I read an article written by one Sensei analysing how she felt following a car accident where she injured her back quite badly and found her-self lying in hospital thinking ‘none of this is as bad as a training session with our Sensei’.
Under the firm conviction that ‘it’s a man’s world a girl’s got to be able to look after herself’ I put aside my reservations about Karate and joint care to have a go as an adult.
As a child I struggled to hit people with conviction. Not being the slightest bit athletic I was happier doing kata as it meant remembering patterns or dancing around as I saw it (all wannabe ballerina’s do!). I only learnt 3 kata because I didn’t stay long enough to learn any more.
As an adult, thankfully, like ‘Cat- woman’ in the latest Batman film ‘The Dark Night Rises’; I don’t feel quite so strongly about not hitting people. Preferring the approach of ‘varying degrees of massage’ I did feel strongly that it is important to be able to defend myself.
I went to see the film ‘Lawless’ last night (based on a true story) (1). The story of 3 brothers, the youngest of whom is Jack Bondurant (played by Shia Lebouf) who wouldn’t hurt a fly.
The film is interesting from the point of view that we see the events that change Jack.
How violence and injustice cause people to behave and the outcome at the end make for a gripping movie. What is more interesting is that the final straw is not violence inflicted on Jack, but against those he loves that is the emotional turning point.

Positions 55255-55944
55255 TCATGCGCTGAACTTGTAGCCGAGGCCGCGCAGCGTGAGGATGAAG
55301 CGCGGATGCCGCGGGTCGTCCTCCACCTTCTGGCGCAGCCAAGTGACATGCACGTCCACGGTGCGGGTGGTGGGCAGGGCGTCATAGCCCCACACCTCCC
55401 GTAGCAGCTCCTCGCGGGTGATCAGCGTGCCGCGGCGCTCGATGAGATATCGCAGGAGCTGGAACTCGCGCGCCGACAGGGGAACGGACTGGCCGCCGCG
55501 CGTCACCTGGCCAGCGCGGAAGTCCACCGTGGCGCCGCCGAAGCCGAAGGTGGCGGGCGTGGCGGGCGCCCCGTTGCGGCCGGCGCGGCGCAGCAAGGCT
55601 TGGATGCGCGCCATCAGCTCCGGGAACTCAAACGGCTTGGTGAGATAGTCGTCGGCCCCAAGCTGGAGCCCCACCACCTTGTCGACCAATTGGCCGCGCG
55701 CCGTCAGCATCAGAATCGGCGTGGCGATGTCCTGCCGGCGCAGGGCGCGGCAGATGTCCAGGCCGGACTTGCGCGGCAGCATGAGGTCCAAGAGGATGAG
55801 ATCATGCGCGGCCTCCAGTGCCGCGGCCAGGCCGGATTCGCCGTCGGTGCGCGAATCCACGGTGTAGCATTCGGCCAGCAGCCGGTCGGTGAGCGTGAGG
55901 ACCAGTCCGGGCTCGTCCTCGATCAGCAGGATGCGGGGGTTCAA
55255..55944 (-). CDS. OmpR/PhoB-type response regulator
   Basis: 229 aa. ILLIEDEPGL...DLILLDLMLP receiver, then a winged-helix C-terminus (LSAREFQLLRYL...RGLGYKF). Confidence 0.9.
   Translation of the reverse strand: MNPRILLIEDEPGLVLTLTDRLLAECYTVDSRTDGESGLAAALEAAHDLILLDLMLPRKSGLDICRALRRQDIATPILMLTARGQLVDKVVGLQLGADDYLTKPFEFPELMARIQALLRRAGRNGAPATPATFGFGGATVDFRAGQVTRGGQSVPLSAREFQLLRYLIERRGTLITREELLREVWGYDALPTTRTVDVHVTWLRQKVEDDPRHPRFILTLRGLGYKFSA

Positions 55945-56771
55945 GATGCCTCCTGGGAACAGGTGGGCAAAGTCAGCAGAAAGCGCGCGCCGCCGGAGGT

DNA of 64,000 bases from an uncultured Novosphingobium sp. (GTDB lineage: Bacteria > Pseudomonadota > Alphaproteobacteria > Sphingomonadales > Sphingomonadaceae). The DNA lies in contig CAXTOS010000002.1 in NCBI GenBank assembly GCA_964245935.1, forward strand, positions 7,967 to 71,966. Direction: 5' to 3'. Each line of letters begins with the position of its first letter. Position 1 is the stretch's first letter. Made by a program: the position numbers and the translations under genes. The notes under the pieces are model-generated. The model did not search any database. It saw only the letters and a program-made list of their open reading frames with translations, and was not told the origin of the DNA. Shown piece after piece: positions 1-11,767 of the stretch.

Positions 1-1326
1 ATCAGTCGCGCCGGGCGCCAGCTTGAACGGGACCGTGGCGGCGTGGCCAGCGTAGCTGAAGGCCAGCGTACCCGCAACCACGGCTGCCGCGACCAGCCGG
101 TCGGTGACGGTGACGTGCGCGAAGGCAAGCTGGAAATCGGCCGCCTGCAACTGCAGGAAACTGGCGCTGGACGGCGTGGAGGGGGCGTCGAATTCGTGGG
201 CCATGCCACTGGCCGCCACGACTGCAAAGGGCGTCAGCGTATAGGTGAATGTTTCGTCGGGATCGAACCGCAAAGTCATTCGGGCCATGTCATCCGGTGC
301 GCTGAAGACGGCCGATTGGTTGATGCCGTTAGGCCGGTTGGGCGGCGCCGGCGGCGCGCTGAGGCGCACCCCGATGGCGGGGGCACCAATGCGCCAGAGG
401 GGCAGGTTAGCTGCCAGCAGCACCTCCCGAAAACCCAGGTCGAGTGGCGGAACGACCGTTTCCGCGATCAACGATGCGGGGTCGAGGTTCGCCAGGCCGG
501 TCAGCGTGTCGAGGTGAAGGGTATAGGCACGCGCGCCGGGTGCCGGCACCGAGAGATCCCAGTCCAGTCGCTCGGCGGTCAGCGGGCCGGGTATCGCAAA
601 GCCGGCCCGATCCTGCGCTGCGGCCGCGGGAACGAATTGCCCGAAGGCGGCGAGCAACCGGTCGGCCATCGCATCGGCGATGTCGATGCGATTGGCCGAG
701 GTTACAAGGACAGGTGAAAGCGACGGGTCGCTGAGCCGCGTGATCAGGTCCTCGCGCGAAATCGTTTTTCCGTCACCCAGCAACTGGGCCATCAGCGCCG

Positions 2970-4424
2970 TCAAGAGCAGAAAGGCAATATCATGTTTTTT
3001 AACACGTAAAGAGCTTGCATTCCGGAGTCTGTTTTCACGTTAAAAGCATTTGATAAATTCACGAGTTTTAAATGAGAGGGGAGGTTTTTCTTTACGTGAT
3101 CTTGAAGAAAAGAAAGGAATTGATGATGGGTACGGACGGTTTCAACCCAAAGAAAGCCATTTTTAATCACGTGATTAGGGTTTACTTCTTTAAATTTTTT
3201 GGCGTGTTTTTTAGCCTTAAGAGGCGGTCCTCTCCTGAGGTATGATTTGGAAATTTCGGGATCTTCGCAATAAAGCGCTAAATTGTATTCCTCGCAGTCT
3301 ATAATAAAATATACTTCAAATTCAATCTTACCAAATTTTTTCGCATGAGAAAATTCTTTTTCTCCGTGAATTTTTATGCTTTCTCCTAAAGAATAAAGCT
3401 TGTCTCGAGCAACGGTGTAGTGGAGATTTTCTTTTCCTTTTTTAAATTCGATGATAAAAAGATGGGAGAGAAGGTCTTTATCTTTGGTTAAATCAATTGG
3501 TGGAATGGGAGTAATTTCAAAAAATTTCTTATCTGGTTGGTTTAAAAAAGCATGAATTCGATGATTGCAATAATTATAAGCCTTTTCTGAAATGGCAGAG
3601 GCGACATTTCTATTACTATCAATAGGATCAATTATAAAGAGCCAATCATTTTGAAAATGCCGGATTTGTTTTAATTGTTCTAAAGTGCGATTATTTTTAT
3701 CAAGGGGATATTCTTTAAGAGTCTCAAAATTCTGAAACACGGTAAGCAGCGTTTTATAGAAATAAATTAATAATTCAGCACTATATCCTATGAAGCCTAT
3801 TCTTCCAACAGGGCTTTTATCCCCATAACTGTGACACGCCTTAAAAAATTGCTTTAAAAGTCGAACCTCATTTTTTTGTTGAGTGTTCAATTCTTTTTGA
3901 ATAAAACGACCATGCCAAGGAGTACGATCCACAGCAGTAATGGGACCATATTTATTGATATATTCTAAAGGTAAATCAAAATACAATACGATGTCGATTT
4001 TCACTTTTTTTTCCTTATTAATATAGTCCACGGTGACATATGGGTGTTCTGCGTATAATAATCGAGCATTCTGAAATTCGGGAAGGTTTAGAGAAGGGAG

The film is a study of fear and survival at a time of great hardship.
Physical and psychological attack is something that happens in life. No-one wants a big sign over their head saying ‘kick me’.
Sickness and disability in particular make people vulnerable to harassment, discrimination and abuse.
The way sick and disabled people are viewed in Britain currently is a whole new Dickensian novel. (2)
The Paralympics have just been hosted In Britain and while this has brought much discussion and debate in our country about ability in the context of disability; society has a long way to go before everyone is treated as equal. (3)
My own personal ‘fight back’ campaign began with Karate as a child and somehow stayed in my head as a ‘Nemesis’.
If I could draw a line pinpointing where it all started to go pear-shaped at 12 years old after falling down the stairs from having a seizure then Karate was the defining event.
Ultimately to beat epilepsy it felt like I had to do karate.
If I were a computer it would be like going in and re-writing the programming. Who doesnt need a copy of ‘Toumb Raider’ amongst the microsoft office software?
Is this going towards the ‘Dark side’ or facing up to my own demons?
Personally to me it felt like I was addressing something within myself.
I wake up every day and look at myself in the mirror. I see my best friend and my worst enemy. That is before I even have to deal with anybody else.
When I first started training I was very ill. I purchased a t-shirt with a superman ‘S’ on the front. It was like I needed to create my own personal alter ego to make me superhuman and to protect me.
Nearly 5 years down the line I can honestly say that karate training has helped me keep a job (despite discrimination), keep my home and given me the help I need without having to resort to violence.
I think that everybody can find their inner ‘grit’. For me I just needed to find the people who could show me the way.
There is no such thing as superheros who can protect us.
If we are lucky we have friends who care enought to look out for us.
It would be nice to think that there is someone out there that would fight for you when your screaming but no-one can hear you.